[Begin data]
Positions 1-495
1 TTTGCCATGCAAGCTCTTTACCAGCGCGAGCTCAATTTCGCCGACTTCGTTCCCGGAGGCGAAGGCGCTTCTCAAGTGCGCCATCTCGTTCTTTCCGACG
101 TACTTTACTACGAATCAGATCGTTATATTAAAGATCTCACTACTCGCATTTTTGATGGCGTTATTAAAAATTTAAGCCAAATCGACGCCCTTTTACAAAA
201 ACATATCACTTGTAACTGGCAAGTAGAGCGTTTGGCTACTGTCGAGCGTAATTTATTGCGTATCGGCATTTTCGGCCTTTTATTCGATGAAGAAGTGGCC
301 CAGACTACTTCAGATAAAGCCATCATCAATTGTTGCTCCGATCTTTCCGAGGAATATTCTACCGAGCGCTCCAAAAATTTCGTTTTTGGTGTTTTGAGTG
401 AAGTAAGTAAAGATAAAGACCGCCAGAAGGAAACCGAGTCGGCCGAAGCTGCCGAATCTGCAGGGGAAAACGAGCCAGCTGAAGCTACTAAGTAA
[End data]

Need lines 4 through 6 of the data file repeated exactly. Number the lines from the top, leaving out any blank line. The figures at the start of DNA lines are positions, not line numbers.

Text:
201 ACATATCACTTGTAACTGGCAAGTAGAGCGTTTGGCTACTGTCGAGCGTAATTTATTGCGTATCGGCATTTTCGGCCTTTTATTCGATGAAGAAGTGGCC
301 CAGACTACTTCAGATAAAGCCATCATCAATTGTTGCTCCGATCTTTCCGAGGAATATTCTACCGAGCGCTCCAAAAATTTCGTTTTTGGTGTTTTGAGTG
401 AAGTAAGTAAAGATAAAGACCGCCAGAAGGAAACCGAGTCGGCCGAAGCTGCCGAATCTGCAGGGGAAAACGAGCCAGCTGAAGCTACTAAGTAA